Glycolysis is increased in metabolically active tumours and in inflamed tissue, which can be detected using FDG PET imaging. FDG uptake is usually quantitated using semi-quantitative methods, most frequently SUV and especially SUVmax, despite its well-known limitations. In many recent studies, volume-based parameters such as metabolic tumour volume (MTV) and total lesion glycolysis (TLG) have been used (Hirata et al., 2014) and found to provide better prognostic indices than traditional SUV (Im et al., 2015; Vallius et al., 2018); comparison of the results is difficult since different methods are being used, and parameters are also heavily dependent on the PET scanner and reconstruction methods.
Metabolic volume is defined as the lesion volume within a delineated boundary. Several delineation methods have been used, including
- fixed threshold based on certain SUV (Im et al., 2016)
- relative threshold based on certain voxel SUV per SUVmax or SUVpeak
- tumour-to-background or contrast based methods (Schaefer et al., 2013; Avramovic et al., 2017)
- gradient (watershed) based region-growing methods (Geets et al., 2007; Lee et al., 2007; Liao et al., 2012; Kao et al., 2012)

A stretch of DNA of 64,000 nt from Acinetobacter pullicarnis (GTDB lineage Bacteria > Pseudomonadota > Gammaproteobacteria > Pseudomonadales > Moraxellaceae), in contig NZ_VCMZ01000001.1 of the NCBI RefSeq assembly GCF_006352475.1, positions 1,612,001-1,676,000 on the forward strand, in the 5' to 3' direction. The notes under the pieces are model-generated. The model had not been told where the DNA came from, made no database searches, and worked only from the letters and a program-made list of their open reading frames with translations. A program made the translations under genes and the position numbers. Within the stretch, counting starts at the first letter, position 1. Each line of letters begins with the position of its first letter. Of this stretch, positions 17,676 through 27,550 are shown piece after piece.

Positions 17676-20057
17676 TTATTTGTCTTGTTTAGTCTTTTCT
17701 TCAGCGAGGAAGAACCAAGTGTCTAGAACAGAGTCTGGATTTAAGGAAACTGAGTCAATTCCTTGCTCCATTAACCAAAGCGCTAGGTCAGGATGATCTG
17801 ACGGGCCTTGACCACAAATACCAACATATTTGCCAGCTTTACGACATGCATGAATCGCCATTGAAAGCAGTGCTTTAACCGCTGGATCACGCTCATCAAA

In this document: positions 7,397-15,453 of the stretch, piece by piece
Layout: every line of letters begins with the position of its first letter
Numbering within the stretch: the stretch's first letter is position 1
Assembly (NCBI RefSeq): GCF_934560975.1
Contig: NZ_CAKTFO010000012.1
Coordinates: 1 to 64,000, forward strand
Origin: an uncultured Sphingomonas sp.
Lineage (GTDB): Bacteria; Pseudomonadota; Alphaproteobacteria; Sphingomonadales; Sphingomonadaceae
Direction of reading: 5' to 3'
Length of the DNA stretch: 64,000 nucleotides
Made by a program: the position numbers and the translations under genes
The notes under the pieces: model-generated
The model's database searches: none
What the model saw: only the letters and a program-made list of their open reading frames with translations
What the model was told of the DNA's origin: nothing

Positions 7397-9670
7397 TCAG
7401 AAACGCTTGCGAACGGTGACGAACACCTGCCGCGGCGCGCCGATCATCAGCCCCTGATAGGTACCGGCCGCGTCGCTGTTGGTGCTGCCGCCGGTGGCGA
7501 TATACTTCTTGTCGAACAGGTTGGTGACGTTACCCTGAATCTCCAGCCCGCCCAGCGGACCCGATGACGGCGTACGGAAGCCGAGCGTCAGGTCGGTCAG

- cluster based methods
Fixed and relative threshold based and lesion-to-background methods are easily applicable, but dependent on the image quality (resolution and noise) and lesion size. The more complex methods are more robust for the image quality, but dependent on the applied algorithm and software implementation (Schaefer et al., 2016; Gallamini & Kostakoglu, 2017).
Metabolic volume can be multiplied with mean SUV of that volume to get metabolic activity (total lesion activity, lesion metabolic activity).
Cardiac metabolic activity (CMV) was used to analyze FDG studies in cardiac sarcoidosis (Ahmadian et al., 2014). SUV threshold should be determined based on the blood activity from heart cavity or aorta, instead of using fixed threshold or liver as reference region (Ahmadian et al., 2017 Furuya et al., 2018).
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Created at: 2018-01-30
Updated at: 2018-10-09
Written by: Vesa Oikonen